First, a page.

In simple terms, CSS encrypts data on the DVD with a special key able to unscramble it.
The key is not a secret to DVD playing software developers who need it to read the information on the software.
CSS protection uses a 40-bit encryption.
In simple terms, copies cannot be played, as the key will be missing.
The key is not writable on DVD-RW or DVD-R discs.
The Digital Millennium Copyright Act guarded against the distribution of illegal players, with the intention of eradicating the menace of copying.
Therefore, it would seem there is no such thing as a DVD copy.
However, the protection proved incompetent.
The CSS encryption code was cracked, which subsequently spawned a number of other DVD copying software.
CSS protection apart, Macrovision has come up with their form of protection against copying that can also be found on VHS tapes.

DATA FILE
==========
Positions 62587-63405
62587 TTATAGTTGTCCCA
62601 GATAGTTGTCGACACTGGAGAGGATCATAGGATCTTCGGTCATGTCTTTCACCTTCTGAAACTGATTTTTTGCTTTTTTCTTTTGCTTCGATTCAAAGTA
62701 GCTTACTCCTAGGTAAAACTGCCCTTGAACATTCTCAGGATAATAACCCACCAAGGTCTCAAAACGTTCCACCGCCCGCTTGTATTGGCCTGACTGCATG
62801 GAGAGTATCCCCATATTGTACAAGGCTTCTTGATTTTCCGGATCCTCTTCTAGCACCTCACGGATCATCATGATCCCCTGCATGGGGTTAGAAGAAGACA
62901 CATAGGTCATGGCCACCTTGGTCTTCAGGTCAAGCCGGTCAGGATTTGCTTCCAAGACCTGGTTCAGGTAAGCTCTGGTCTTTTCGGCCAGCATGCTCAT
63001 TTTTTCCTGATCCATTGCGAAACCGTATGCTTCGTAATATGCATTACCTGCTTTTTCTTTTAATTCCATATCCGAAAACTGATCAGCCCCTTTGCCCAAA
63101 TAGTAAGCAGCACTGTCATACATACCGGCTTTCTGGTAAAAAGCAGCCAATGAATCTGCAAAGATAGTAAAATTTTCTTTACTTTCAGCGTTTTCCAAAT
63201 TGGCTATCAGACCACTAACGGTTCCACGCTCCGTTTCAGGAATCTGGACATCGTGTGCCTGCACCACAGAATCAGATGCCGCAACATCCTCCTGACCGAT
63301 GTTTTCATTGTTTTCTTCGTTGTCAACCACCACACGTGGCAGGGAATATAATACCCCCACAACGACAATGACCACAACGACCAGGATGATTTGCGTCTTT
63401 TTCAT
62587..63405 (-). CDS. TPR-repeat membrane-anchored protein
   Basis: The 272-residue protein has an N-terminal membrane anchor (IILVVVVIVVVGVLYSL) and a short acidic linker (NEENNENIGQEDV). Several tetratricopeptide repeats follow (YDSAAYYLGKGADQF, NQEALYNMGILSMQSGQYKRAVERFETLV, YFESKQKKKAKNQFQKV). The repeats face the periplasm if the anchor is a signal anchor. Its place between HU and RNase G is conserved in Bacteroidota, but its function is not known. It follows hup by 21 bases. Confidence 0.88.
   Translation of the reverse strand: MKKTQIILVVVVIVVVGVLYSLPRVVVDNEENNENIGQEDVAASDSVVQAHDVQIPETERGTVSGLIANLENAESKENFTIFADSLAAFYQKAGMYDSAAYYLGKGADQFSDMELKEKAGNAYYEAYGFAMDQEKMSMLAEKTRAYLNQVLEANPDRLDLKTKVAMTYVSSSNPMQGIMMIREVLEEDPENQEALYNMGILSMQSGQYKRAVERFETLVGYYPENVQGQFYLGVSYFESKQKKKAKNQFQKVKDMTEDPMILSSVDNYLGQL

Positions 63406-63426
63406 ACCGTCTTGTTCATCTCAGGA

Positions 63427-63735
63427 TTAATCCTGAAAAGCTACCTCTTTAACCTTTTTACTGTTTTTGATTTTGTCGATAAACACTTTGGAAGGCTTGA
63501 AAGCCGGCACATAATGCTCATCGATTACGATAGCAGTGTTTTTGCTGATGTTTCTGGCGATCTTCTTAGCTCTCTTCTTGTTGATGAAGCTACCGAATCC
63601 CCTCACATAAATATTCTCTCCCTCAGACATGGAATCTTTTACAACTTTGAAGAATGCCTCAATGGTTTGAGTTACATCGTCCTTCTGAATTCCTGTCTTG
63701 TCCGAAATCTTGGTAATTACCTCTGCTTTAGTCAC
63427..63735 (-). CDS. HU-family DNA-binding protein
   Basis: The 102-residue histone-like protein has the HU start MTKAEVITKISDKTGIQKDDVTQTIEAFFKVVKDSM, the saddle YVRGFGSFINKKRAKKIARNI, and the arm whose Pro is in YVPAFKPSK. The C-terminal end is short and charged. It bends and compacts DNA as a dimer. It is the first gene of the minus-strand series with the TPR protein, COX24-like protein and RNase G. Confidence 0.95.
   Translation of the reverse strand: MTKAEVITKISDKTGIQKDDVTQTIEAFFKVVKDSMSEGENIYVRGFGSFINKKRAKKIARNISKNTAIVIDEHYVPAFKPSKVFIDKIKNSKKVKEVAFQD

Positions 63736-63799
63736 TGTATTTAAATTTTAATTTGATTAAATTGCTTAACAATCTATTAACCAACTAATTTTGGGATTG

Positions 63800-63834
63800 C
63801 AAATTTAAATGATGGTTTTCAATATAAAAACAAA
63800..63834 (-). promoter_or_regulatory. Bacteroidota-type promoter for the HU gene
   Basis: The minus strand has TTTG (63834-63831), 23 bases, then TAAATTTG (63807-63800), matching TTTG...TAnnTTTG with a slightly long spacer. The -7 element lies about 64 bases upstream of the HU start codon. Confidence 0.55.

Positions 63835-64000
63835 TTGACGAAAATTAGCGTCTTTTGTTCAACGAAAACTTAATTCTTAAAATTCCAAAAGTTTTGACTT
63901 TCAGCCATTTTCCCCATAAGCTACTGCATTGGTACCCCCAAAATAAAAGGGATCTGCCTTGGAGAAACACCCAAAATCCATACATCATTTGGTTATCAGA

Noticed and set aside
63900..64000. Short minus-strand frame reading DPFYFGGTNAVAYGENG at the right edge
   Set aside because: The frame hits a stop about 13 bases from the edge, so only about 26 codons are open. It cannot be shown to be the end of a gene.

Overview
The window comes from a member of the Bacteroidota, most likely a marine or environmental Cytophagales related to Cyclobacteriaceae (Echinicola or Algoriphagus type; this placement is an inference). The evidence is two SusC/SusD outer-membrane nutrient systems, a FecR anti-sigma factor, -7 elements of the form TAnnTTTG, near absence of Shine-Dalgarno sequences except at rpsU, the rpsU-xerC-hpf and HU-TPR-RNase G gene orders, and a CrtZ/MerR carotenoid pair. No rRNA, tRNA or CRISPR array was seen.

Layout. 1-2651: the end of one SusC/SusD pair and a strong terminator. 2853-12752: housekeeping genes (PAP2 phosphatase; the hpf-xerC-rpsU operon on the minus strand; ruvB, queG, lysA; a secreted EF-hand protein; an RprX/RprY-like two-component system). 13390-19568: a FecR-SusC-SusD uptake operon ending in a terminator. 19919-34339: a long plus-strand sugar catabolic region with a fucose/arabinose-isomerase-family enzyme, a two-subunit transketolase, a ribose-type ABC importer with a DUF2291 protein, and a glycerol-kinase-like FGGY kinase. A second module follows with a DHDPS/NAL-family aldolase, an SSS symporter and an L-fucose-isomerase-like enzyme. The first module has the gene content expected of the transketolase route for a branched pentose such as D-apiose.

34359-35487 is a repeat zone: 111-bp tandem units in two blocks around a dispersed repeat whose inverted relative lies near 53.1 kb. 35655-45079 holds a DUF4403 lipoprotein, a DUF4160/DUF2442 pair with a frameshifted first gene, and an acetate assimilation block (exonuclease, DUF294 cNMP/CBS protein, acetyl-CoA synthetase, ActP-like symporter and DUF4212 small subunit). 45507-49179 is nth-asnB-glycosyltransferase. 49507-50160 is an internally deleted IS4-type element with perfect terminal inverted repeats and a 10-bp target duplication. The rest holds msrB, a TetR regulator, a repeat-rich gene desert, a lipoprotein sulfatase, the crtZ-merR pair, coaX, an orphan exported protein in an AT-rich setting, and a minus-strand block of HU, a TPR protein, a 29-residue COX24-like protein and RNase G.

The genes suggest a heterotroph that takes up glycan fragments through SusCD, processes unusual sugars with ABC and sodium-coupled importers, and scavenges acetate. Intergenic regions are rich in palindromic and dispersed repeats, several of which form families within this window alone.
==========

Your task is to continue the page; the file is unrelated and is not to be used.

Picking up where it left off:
However, advances like this are not always universally applied, so there are some compatibility issues cropping up.
There are several software programs that can successfully decode the CSS encryption.
One is the DVD decrypter that not only removes the protection, but also gives the user the luxury of ripping specific portions off the movie.
Plus, it can copy them to a DVD recordable.
AnyDVD is another software application that can remove the protection.
Unlike the DVD decrypter, AnyDVD allows the user to rip and burn directly.